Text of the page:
New data from Parks Associates (www.parksassociates.com) says that nearly 4% of U.S. households will have a smart home controller by the end of 2014, with an estimated increase to nearly 6% by 2015.
The research group’s study, which includes data from a 1Q 2014 survey of 10,000 U.S. broadband households, also reports 64% of all smart devices currently in households operate as part of a security or home controls system. Smart devices include motorized door controls, lighting controls, networked security camera, and programmable thermostats, among other devices.
“The smart home is an emerging market with multiple channels, from service channels to retailers such as Staples and Lowe’s,” says Tom Kerber, director, Research, Home Controls & Energy, Parks Associates. “The majority of smart devices installed today were acquired as part of a security or home controls system deployed by providers such as ADT, Comcast, or AT&T. However, consumers are starting to buy individual products such as smart programmable thermostats and smart smoke detectors in greater numbers and install them as stand-alone devices-but with the expectation that these new devices will interact with all existing and future devices in the home.”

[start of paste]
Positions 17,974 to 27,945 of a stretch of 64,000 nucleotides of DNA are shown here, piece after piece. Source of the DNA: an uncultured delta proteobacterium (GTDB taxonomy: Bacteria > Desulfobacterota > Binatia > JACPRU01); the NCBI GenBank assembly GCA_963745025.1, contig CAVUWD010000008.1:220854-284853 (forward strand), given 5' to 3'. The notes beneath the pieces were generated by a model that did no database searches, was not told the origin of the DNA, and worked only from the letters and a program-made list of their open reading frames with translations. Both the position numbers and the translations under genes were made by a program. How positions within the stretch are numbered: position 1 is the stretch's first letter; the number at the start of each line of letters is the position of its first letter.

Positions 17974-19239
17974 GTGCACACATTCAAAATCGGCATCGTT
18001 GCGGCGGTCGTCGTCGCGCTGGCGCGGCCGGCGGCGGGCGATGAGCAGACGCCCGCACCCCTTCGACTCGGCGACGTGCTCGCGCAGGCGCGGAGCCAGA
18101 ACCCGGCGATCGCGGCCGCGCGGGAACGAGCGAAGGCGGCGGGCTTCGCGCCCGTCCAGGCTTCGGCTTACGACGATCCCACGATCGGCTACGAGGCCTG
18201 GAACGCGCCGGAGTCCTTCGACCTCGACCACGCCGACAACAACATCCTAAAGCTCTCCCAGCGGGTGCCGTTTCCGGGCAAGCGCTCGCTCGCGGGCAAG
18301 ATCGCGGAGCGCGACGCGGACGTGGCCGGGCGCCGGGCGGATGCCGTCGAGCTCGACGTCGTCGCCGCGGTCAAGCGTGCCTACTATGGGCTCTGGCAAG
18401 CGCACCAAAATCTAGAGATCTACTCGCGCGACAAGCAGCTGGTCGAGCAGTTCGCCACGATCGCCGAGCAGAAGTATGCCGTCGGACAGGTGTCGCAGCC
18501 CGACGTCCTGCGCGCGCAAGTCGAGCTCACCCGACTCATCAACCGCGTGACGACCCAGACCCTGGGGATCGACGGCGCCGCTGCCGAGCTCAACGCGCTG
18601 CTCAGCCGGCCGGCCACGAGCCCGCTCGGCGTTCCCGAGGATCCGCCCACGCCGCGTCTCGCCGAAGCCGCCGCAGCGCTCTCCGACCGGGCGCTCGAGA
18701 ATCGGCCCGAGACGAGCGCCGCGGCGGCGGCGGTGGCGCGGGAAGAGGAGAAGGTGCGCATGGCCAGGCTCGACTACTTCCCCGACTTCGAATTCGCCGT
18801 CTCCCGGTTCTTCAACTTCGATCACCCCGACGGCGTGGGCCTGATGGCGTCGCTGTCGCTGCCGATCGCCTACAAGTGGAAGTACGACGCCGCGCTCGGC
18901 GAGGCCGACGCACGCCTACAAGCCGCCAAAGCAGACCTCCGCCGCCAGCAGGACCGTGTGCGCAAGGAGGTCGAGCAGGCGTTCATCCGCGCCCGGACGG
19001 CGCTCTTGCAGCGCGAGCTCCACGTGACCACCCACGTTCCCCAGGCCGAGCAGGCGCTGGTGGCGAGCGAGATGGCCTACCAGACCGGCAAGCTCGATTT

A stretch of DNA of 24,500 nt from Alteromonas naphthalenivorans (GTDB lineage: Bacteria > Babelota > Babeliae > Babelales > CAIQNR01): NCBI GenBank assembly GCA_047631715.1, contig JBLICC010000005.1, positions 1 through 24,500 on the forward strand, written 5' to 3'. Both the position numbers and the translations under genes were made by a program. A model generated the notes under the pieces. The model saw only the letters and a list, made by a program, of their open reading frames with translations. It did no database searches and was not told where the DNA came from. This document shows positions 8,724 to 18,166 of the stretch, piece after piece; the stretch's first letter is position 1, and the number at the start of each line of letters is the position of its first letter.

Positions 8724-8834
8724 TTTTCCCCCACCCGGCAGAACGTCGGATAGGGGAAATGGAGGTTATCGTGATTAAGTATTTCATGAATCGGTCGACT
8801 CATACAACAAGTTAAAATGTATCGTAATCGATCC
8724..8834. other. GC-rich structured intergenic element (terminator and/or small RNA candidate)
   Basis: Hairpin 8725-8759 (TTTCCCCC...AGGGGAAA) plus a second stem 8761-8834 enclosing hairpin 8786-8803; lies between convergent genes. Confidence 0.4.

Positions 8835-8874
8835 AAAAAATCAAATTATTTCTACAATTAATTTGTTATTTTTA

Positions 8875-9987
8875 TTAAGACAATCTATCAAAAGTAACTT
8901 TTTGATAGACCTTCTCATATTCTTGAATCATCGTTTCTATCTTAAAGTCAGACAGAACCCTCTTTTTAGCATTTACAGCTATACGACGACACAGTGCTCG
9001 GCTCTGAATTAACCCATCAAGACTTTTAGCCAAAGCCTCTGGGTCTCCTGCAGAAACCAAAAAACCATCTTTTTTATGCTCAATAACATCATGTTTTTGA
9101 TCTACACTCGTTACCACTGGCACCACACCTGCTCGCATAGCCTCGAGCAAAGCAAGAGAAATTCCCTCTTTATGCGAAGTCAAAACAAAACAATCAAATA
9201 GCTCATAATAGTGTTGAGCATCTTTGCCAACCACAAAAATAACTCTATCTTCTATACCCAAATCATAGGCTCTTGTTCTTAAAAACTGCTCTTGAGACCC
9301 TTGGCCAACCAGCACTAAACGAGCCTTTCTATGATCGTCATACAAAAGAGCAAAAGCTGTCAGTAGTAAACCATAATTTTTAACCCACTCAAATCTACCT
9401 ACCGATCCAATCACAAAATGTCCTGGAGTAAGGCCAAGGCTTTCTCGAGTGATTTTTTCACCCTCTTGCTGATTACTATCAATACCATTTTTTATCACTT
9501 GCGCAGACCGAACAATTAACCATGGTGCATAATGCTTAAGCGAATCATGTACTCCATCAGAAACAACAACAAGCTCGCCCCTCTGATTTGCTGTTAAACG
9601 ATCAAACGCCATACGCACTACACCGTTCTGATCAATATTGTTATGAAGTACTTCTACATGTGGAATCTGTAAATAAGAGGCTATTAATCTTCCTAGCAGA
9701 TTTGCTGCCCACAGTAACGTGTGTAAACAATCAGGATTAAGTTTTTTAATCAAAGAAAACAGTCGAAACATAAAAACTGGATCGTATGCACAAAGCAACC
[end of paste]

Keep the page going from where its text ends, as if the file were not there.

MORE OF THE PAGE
Over one-third (34%) of smart thermostats in U.S. broadband households were purchased stand-alone, the highest percentage among all smart products tested. Honeywell leads this product category, accounting for 25% of all smart thermostats in U.S. homes. GE is the top brand for smart lighting products, but for products such as smart plugs, most consumers simply do not know the brand.
“The Internet of Things is transforming all aspects of business operations, from product management to product development, from logistics to marketing, and from sales to service,” Kerber says. “As more products enter the market, service providers and CE manufacturers in particular will need to reconcile their business strategies in order to deliver the interoperability necessary for the smart home.”